The mission of the Jewish Museum and Tolerance Center is to serve as a platform for peaceful dialogue, to talk about universal values, charity and compassion.
Culture and art have always united people across the globe, while also promoting humanism, creation and creativity.
In these difficult times, we believe it is crucial that we should continue our work. Both our permanent exhibition and the temporary exhibitions being held at the museum now are concerned with the past, with things that happened in global history and with the importance of remembering them in order to prevent tragedies in the present and in the future.
Currently on display at the museum are two exhibitions dealing with memory: The Lonka Project: Numbered and Haim Sokol’s installation Snowfall.
Lonka's portraits, made by photographers from all over the world, are a way to pay tribute to the last survivors of the Holocaust, to preserve their faces and smiles and the look in their eyes for future generations; while the Snowfall installation is the artist's attempt to comprehend the past through the power of imagination. Haim Sokol says that he “offers the viewers a kind of poetic space where one can try to contemplate or imagine our difficult, tragic past.”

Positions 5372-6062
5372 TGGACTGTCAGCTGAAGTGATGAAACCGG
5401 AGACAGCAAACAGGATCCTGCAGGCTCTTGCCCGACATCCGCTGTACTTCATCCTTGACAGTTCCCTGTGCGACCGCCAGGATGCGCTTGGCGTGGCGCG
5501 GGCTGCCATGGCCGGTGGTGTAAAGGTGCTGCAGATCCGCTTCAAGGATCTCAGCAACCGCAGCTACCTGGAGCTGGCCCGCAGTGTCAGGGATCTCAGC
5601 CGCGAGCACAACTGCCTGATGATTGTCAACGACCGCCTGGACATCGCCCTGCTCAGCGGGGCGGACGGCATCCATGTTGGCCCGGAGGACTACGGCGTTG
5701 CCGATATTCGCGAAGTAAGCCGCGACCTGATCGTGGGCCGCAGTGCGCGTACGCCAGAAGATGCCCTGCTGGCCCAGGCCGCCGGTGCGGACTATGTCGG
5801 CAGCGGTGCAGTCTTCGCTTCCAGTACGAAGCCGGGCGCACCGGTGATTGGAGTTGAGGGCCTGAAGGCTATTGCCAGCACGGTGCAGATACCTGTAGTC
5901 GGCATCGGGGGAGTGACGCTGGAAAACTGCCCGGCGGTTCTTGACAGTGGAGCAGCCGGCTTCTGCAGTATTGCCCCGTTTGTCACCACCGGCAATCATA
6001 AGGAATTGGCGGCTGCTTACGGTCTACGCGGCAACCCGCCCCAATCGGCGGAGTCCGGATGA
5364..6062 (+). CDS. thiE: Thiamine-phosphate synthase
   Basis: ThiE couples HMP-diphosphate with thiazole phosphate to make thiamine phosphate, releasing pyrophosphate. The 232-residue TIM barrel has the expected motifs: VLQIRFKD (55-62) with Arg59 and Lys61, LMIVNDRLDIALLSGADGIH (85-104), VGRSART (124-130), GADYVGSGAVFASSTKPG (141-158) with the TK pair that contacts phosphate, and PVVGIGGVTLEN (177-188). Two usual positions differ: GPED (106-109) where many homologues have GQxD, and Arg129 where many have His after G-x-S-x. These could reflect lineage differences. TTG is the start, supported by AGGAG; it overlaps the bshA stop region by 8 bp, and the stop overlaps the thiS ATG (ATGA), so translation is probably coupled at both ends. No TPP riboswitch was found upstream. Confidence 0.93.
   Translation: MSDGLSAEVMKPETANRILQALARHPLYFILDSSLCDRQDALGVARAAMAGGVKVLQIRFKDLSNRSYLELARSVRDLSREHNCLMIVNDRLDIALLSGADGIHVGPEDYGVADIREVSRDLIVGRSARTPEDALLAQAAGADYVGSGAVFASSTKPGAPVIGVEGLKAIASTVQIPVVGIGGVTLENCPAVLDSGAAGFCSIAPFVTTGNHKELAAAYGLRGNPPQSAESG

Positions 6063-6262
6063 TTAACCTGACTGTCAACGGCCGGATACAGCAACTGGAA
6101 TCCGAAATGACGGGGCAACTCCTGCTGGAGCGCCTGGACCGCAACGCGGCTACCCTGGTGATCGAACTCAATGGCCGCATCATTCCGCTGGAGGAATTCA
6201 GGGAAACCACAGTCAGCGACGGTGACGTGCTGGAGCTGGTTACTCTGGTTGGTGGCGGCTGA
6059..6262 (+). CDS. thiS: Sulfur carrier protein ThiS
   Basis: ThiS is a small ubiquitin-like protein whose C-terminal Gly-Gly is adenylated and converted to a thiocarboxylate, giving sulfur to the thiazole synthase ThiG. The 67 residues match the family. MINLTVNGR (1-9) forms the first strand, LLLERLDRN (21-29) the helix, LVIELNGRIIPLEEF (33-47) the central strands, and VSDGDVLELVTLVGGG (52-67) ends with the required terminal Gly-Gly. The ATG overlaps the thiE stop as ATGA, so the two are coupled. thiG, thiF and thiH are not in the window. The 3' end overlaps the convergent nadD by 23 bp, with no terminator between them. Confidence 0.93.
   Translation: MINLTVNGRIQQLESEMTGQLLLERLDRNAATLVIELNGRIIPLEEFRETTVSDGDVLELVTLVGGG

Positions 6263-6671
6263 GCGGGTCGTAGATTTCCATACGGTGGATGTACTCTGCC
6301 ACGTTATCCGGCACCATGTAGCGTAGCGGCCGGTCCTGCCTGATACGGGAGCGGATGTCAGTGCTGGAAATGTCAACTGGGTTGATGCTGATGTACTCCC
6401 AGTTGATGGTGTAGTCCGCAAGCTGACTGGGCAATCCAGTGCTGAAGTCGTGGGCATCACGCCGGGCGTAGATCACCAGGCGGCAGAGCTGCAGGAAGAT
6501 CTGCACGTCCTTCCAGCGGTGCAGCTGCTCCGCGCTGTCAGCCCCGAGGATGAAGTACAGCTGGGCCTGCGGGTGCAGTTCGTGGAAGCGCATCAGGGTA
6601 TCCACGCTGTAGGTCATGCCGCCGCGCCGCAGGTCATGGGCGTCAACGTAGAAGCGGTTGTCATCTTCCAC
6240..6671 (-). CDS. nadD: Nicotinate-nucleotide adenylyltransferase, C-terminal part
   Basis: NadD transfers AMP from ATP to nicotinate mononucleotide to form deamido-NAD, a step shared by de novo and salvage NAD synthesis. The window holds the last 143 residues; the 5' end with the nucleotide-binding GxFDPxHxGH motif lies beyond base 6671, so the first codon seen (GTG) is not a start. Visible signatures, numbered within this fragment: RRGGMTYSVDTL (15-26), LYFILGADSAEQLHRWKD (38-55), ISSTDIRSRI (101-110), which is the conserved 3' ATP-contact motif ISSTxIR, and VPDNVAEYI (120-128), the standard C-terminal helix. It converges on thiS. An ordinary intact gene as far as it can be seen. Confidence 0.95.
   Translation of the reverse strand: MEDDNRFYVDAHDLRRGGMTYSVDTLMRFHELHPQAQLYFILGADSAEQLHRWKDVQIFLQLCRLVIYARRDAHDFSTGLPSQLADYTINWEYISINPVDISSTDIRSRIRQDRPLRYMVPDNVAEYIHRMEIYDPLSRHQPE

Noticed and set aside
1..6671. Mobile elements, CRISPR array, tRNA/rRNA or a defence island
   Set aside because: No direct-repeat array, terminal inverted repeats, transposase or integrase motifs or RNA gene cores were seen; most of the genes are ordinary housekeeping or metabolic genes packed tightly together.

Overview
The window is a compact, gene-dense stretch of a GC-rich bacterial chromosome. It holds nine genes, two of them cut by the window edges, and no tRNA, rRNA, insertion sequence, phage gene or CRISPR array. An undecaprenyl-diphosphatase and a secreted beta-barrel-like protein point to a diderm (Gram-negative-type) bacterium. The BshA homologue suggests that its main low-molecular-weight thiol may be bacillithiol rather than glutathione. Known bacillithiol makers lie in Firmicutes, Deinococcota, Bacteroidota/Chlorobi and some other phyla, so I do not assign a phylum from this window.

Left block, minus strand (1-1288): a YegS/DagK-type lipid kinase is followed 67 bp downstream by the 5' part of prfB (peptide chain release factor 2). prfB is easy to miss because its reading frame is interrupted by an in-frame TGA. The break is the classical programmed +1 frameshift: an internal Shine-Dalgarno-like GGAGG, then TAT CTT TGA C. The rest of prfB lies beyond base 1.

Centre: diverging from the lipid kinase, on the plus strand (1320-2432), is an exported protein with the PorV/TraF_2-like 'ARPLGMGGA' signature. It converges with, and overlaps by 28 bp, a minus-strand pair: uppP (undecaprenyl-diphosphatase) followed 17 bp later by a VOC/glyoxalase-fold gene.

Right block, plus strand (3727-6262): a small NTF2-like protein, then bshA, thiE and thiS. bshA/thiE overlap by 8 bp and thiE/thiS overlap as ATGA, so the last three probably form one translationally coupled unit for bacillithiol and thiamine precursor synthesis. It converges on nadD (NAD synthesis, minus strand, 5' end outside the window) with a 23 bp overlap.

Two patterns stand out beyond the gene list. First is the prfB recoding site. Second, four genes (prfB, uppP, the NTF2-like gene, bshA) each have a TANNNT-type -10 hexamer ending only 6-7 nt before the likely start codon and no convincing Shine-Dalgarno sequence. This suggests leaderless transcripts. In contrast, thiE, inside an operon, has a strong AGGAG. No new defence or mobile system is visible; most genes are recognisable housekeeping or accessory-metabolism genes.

Our public and family programs as well as our special traveling program for schools, accompanying our current exhibitions, all deal with the concept of memory and the fact that the history of humanity and the history of a human are closely interconnected.